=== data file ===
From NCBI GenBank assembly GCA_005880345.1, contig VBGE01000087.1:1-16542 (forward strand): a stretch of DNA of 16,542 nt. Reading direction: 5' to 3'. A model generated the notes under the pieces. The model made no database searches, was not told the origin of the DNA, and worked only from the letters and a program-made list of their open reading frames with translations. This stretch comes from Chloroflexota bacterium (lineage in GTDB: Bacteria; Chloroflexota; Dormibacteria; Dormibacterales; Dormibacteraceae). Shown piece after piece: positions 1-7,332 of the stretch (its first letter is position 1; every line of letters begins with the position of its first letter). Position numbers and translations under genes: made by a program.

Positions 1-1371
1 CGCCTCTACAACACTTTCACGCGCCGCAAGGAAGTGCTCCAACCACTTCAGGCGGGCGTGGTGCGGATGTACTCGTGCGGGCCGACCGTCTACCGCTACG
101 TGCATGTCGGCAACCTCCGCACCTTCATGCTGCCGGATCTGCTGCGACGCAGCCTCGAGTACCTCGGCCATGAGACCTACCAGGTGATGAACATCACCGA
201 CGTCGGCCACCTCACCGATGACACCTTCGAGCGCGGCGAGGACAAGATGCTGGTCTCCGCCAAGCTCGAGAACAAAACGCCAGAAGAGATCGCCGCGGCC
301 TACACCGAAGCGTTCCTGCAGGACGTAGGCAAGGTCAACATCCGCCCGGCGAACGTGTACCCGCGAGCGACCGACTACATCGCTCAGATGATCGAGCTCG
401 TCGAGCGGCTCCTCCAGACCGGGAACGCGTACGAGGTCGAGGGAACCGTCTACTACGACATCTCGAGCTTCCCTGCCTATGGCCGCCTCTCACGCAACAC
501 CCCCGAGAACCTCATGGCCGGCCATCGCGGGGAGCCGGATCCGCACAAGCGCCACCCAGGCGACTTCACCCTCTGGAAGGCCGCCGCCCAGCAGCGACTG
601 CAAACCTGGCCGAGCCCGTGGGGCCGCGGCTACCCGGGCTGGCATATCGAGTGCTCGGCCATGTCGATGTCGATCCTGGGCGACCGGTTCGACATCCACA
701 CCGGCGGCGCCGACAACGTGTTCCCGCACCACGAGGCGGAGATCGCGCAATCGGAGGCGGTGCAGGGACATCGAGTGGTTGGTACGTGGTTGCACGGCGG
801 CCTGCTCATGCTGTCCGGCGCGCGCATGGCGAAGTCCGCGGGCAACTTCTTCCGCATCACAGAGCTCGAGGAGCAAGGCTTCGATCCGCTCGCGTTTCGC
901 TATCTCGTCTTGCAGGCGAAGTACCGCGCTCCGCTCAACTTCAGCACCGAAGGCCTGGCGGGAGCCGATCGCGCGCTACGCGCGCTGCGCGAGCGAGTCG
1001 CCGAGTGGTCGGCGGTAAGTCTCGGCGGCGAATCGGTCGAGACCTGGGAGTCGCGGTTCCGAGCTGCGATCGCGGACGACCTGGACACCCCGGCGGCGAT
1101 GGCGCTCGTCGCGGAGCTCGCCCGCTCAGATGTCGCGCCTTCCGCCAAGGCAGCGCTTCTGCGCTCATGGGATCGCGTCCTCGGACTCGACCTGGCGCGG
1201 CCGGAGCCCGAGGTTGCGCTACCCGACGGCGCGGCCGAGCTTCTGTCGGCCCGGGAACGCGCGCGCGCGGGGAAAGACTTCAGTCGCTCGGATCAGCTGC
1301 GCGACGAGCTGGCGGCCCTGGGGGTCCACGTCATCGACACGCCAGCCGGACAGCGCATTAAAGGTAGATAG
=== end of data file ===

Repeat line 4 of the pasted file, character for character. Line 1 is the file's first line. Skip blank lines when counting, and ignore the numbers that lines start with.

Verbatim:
101 TGCATGTCGGCAACCTCCGCACCTTCATGCTGCCGGATCTGCTGCGACGCAGCCTCGAGTACCTCGGCCATGAGACCTACCAGGTGATGAACATCACCGA